The last job I got a whole dollar an hour more because it was on a roof.

      I’ll tie this into the Imperialism theme , don’t worry.
      Bottom line on that, his Halliburton cronies were taking out our social security money, and our taxes if we checked the box on the W4 to allow automatic deduction (an interest free loan to the government, minimum wage workers don’t make enough to tax) and not giving any of that money to the government and not even recording that we worked for them.
      They sent me on a roofing job, where the Pendejo (spanish for somebody who is dangerously stupid) boss had the sweet idea to save a buck and instead of buying a second ladder for the second job site just had us walking up and down a conveyor belt to get on and off the roof. When I fell, my right foot looked like Joe Theissmans leg. Broke three bones in the foot and my left tibial plateau. While I was in the hospital the FBI and Treasury were raiding the Slave Market, the prosecution of 3 low level managers who Halliburton, (Trumps fascist Imperialist cronies) threw under the bus, the prosecution went on beyond the two years statute of limitations in Texas. I didn’t have a leg to stand on, and Trump and his Imperialist accomplices sneer at me like a dog because I can’t put any more money in their pockets.

      And, yeah, the Trump-Cheney-Clinton Axis of Evil are certified Imperialists. This is the kind of leadership he’s going to show on any and every issue or policy.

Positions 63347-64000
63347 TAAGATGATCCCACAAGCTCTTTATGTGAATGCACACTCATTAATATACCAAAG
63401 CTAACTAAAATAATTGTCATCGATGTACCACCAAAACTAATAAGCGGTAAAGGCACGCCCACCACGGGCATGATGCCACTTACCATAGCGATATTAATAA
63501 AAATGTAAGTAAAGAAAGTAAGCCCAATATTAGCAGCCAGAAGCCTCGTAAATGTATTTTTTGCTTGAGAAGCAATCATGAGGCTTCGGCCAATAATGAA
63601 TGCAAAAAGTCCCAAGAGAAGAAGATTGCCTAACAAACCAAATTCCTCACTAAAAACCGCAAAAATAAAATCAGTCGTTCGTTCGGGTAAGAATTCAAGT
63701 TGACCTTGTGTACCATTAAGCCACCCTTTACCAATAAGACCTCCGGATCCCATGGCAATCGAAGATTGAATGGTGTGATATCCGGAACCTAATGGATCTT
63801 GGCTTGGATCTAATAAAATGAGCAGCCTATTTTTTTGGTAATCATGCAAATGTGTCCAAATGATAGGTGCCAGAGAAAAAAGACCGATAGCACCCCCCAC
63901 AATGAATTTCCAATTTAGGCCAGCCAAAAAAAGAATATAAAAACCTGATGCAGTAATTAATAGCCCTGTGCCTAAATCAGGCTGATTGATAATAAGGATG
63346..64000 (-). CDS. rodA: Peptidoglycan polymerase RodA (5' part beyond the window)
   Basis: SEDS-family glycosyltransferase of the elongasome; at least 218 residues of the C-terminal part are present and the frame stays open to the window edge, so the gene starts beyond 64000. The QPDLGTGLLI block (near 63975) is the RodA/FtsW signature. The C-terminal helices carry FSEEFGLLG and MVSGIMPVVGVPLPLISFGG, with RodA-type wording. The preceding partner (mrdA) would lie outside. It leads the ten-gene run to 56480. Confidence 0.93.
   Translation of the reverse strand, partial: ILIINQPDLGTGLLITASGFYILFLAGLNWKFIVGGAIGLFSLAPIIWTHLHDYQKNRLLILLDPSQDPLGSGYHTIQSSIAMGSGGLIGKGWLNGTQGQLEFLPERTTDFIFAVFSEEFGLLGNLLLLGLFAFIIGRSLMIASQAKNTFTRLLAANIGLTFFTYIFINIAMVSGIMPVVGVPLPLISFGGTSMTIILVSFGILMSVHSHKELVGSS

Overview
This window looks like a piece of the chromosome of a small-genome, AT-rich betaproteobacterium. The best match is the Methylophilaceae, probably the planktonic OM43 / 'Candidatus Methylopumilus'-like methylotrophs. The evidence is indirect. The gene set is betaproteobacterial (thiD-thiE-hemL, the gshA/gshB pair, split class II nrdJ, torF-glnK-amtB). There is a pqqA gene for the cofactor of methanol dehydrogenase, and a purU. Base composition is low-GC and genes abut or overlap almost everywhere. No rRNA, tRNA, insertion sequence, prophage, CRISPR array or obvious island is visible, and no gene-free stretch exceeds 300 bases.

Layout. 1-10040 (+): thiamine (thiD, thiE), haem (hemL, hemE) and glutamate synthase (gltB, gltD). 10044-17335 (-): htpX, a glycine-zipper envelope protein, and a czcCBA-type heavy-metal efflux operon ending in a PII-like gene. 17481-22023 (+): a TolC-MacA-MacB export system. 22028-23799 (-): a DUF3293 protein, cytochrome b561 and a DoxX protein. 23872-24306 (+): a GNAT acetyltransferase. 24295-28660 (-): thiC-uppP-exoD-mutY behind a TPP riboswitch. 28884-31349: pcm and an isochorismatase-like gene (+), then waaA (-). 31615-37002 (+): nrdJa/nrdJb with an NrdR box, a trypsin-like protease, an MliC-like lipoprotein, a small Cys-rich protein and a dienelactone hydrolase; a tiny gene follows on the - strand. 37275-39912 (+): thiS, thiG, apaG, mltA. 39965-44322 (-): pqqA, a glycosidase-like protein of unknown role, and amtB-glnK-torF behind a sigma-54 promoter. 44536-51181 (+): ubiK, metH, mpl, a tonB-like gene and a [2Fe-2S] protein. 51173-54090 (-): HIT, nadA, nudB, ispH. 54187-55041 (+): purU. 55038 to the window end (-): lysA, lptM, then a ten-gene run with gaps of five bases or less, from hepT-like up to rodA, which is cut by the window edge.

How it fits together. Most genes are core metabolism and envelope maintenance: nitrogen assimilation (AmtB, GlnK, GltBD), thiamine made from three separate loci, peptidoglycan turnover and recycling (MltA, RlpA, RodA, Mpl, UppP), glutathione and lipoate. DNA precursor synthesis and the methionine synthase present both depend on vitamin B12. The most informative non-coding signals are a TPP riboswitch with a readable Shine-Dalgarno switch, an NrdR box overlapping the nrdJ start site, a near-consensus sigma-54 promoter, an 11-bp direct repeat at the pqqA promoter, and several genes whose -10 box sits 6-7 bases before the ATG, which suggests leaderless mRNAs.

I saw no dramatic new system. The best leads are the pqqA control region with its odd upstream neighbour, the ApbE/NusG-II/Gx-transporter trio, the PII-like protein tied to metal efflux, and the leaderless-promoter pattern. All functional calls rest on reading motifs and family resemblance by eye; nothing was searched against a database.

He says he’s not Elitist but he sure acts elitist. My feet and legs are getting worse, and that fall was 24 years ago. I’m in constant pain. They don’t give three quarters of a fat rat’s ass about any “peasant” because we’re just an expendable resource to them.

      That’s the nature of “our” American Empire and has been for a long time. All my life at the very least, and I just turned 56.

      This is not an apology of any kind but I have a great deal of difficulty
      taking seriously somebody who gains his wealth from the labor of his
      servants, is too lazy to put his own hand to the plow but despises any
      who are NOT too lazy as being “inferior” or calls himself “elite” or any
      synonym thereof.

      Just an easy prognosis, but he doesn’t seem to have repented of his evil in the past month, and it bodes ill for all the ‘citizens’ of the Empire.
      I’d rank him with Nero and Caligula.

    2. Good comments, yes, we can’t second guess Mr Trump, but all the military men makes me feel a little insecure.

  3. Did anybody notice that one of the sponsors on this screen (might be different depending on your google profile) is for a book, a how-to use the same corporate lies and loopholes as Wall Street. “Learn every trick, loophole, and “legal lie” companies tell to pad their numbers”. I know the ads aren’t actually edited by this site but are thrown in by their algorithm of what They believe we want to buy. Just a really spooky omen..